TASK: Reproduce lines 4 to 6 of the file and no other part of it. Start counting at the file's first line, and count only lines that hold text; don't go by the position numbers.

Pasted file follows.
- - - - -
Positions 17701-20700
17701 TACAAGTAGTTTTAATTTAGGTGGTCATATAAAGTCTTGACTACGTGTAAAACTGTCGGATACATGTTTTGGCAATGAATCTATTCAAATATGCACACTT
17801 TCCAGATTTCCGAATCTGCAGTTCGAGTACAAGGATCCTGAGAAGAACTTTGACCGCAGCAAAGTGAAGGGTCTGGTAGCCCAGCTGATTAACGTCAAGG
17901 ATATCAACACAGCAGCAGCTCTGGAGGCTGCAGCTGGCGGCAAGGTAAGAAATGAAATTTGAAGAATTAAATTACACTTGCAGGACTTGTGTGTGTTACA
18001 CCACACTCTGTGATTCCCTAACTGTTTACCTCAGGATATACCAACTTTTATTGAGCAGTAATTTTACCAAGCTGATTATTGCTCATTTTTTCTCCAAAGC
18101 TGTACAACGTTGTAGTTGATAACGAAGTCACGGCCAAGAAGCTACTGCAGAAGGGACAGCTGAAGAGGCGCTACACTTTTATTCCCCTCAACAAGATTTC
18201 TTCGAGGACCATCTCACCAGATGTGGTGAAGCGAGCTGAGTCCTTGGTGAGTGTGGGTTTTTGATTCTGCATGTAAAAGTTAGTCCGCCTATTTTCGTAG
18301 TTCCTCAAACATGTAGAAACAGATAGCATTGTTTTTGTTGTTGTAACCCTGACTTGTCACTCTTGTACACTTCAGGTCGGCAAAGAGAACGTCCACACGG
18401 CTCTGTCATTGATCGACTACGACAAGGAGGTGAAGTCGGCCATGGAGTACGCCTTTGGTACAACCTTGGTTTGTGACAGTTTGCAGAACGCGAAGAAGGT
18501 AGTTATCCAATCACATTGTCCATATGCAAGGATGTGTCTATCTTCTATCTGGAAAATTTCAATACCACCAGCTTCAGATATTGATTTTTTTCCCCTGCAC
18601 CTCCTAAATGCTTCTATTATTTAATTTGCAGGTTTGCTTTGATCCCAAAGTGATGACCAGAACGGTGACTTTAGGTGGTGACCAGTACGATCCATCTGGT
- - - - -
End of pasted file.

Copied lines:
17901 ATATCAACACAGCAGCAGCTCTGGAGGCTGCAGCTGGCGGCAAGGTAAGAAATGAAATTTGAAGAATTAAATTACACTTGCAGGACTTGTGTGTGTTACA
18001 CCACACTCTGTGATTCCCTAACTGTTTACCTCAGGATATACCAACTTTTATTGAGCAGTAATTTTACCAAGCTGATTATTGCTCATTTTTTCTCCAAAGC
18101 TGTACAACGTTGTAGTTGATAACGAAGTCACGGCCAAGAAGCTACTGCAGAAGGGACAGCTGAAGAGGCGCTACACTTTTATTCCCCTCAACAAGATTTC